· How does your understanding of differentiation compare to what you have observed in your practicum?
· How will strategies for differentiation and engaging all learners be reflected in your practice?
One of the greatest ways we can help our students is through differentiation. What is differentiation? Basically, it’s the way we should have been teaching all along. Every student learns a different way; students have their own needs. As a teacher, we must teach in a way that encompasses most, if not all, of these different styles and needs. This can be exceptionally difficult to do, especially in a large class with many different learning styles. However, we can try our best to use a variety in our classroom. In my current practicum placement, I see differentiation all the time. One student in particular has a very specific learning style, and very specific needs. His needs are consistently met through assignments (given more difficult problems in and out of the classroom), seating arrangement (can sit in a certain spot that will help him learn), and through communication (letting the student know what will be coming up next, in addition to other techniques). These are only a few to name for this specific student, but there are many strategies for the other students as well. One other example is for a student who has difficulty with spelling. This technique works with others as well (universal design), however it especially works with student A. During times in which students must journal, or create text-to-text/self connections, the spelling is not something that is always looked at. We encourage students during these times to simply write, and not think about the spelling. Content is just as important as spelling. For student A, he becomes more motivated to write, knowing that this bit of differentiation is being used.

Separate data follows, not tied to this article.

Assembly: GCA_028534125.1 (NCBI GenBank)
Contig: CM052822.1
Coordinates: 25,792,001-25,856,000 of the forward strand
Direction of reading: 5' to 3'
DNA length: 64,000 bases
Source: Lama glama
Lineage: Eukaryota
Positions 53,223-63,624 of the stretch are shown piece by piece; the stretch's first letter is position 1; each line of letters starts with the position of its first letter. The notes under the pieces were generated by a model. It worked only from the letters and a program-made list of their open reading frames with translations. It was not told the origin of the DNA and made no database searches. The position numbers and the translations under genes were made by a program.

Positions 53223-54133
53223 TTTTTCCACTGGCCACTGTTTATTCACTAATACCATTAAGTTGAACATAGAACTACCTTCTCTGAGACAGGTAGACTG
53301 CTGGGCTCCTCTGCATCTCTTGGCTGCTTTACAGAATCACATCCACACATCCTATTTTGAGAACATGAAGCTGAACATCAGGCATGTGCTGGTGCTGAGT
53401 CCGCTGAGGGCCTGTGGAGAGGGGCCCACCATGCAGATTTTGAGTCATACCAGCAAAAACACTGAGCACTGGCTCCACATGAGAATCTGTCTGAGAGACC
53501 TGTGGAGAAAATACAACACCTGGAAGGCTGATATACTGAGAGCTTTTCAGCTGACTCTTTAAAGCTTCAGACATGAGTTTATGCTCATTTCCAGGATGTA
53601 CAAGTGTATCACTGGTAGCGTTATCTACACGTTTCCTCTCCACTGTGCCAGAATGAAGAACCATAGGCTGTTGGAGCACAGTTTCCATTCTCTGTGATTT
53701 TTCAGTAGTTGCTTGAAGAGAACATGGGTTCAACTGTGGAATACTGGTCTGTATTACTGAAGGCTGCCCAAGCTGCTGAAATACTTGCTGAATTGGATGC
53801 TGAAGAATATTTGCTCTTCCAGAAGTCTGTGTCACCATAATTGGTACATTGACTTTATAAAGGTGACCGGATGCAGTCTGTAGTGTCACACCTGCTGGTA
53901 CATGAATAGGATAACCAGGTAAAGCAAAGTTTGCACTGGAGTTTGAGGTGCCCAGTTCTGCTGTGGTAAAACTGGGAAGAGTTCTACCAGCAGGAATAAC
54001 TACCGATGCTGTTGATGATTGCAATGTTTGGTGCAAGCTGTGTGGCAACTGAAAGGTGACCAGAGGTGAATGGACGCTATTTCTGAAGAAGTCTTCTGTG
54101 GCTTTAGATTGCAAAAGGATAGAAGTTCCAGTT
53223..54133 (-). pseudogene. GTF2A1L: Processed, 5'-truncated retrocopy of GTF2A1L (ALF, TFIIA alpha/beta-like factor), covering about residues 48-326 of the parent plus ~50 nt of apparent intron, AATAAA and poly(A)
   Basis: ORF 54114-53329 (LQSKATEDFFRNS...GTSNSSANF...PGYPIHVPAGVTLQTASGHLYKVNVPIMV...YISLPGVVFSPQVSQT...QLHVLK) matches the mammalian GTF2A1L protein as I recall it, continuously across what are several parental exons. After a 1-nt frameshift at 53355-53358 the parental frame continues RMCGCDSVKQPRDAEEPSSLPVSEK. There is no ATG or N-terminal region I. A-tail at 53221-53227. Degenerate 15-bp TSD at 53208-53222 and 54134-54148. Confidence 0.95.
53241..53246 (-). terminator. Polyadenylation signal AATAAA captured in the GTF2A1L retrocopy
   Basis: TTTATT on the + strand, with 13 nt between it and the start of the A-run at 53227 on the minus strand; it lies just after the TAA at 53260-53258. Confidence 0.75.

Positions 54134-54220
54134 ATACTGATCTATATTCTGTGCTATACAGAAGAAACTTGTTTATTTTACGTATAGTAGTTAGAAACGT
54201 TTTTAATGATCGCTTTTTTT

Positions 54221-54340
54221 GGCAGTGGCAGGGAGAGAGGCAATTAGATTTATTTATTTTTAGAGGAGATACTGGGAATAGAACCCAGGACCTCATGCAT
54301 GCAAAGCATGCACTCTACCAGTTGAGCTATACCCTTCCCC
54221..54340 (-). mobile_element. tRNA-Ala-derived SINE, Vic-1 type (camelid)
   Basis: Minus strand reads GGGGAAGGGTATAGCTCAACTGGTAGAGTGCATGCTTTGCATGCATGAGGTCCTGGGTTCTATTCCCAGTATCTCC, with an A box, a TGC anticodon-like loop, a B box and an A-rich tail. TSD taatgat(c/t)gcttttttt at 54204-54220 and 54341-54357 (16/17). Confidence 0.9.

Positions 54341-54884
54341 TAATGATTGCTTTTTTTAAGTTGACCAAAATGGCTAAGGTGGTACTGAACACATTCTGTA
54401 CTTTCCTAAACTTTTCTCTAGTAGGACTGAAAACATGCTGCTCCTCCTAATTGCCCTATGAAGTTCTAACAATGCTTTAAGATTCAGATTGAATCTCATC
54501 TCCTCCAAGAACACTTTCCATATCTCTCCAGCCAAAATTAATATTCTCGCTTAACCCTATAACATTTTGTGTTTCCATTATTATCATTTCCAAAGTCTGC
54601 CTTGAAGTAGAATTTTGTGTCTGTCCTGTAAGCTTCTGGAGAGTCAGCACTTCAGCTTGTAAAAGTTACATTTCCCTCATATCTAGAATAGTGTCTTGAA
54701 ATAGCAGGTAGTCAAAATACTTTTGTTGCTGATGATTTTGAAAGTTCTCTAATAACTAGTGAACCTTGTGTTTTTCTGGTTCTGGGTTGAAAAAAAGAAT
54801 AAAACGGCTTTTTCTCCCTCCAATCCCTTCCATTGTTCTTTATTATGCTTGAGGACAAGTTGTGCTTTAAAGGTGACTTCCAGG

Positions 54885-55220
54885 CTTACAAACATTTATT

I strive to use differentiation in my practice. In the past, I have been in a split grade (one and two). Certain students needed the opposite grade’s worksheet, and I was aware of which students needed this. In this case, I would tell all my students that they could start with either their grade worksheet, or the other one, and then once they were finished with that, move on to the next one. This allowed for all Grade 2 students to use the Grade 1 worksheet as a refresher, and the Grade 1 students to see what they could do from a Grade 2 worksheet. Students that needed this differentiation did not feel out of place using another grade’s worksheet.
During this year’s practicum, whenever there is a group discussion, I make sure to write down all points on an anchor chart. Students that need to look back at what we spoke about have this opportunity. The anchor chart will remain up for the duration of their activity. I also put schedules on the blackboard of the tasks they need to complete, and in what order. Lastly, I make sure to have visuals. If the students are creating something, most of the time, I have an example of the creation (one case I did not give an example was when they were building structures. I wanted to see what they could create on their own!).
These are, of course, only a few examples of differentiation that either I do, or am apart of. I feel that differentiation is something all teachers and educators should strive to do in their classrooms. It is beneficial for all students, and will make school a safer and more trusting place.